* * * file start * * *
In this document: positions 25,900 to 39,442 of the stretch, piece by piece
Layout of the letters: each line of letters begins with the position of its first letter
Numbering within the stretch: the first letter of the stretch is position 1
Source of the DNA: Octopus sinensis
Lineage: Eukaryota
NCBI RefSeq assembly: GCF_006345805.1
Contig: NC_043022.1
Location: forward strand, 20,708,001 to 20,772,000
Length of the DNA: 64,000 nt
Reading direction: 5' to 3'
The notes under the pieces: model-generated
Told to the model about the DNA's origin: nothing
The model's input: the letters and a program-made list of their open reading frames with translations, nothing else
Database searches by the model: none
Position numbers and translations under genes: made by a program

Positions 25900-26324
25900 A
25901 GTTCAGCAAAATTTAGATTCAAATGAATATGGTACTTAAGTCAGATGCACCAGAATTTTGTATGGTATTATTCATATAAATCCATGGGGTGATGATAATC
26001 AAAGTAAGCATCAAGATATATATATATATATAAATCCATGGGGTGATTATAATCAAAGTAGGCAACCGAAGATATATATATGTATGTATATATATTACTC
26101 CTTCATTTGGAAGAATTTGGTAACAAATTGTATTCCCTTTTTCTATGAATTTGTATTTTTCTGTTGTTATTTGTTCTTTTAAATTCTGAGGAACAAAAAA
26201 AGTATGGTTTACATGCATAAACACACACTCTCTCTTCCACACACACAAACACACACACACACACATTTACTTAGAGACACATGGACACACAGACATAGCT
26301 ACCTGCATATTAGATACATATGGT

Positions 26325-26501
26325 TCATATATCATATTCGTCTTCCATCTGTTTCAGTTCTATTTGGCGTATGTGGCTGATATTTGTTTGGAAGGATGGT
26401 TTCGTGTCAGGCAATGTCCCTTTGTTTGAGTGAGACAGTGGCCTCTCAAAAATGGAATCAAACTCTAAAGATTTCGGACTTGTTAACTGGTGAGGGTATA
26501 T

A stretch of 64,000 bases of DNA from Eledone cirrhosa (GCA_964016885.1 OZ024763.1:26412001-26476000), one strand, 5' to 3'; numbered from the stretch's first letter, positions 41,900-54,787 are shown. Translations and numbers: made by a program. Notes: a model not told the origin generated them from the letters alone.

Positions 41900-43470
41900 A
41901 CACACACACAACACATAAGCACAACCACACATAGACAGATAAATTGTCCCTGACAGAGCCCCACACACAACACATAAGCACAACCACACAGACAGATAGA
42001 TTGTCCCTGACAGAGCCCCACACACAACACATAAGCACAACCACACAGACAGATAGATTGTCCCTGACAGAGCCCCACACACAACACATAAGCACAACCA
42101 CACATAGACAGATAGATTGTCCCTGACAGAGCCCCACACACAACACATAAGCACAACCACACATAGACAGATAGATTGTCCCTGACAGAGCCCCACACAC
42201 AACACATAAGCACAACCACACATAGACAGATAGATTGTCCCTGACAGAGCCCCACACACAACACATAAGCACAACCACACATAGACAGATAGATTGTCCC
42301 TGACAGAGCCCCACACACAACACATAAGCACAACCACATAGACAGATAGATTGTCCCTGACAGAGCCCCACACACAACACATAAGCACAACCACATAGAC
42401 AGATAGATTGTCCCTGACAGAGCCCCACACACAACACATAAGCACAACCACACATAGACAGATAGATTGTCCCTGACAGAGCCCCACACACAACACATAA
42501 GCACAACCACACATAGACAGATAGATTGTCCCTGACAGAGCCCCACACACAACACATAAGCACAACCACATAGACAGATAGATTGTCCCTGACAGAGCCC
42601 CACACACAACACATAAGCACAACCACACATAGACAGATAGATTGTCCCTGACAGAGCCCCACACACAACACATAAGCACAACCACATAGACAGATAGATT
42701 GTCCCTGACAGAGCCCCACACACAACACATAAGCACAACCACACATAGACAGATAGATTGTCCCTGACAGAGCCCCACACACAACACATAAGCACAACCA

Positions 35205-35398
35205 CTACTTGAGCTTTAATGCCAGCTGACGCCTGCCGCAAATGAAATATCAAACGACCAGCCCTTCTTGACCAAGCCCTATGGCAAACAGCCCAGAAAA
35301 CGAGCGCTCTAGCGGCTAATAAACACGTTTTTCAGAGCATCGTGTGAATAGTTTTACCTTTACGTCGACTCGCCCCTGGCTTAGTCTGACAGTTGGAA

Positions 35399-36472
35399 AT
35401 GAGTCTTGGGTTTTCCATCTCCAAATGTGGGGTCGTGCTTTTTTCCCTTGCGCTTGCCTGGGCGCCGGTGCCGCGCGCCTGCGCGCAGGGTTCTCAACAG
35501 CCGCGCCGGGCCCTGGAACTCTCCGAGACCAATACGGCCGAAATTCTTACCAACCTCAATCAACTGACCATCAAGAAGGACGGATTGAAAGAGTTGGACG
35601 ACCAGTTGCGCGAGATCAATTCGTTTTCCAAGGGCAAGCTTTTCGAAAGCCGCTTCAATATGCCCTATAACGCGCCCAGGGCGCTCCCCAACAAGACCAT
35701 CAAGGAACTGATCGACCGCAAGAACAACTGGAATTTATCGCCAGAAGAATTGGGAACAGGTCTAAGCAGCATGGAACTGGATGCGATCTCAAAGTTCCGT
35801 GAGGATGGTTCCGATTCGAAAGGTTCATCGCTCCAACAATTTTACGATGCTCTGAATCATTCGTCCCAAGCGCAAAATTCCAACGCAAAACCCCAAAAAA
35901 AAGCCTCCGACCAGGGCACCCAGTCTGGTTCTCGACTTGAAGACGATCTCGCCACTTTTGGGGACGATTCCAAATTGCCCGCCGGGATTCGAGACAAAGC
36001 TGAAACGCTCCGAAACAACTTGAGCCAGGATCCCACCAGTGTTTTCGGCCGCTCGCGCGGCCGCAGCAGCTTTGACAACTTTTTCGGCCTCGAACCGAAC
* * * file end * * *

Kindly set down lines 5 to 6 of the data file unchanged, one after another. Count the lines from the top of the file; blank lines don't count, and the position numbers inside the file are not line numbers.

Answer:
Lineage: Eukaryota
NCBI RefSeq assembly: GCF_006345805.1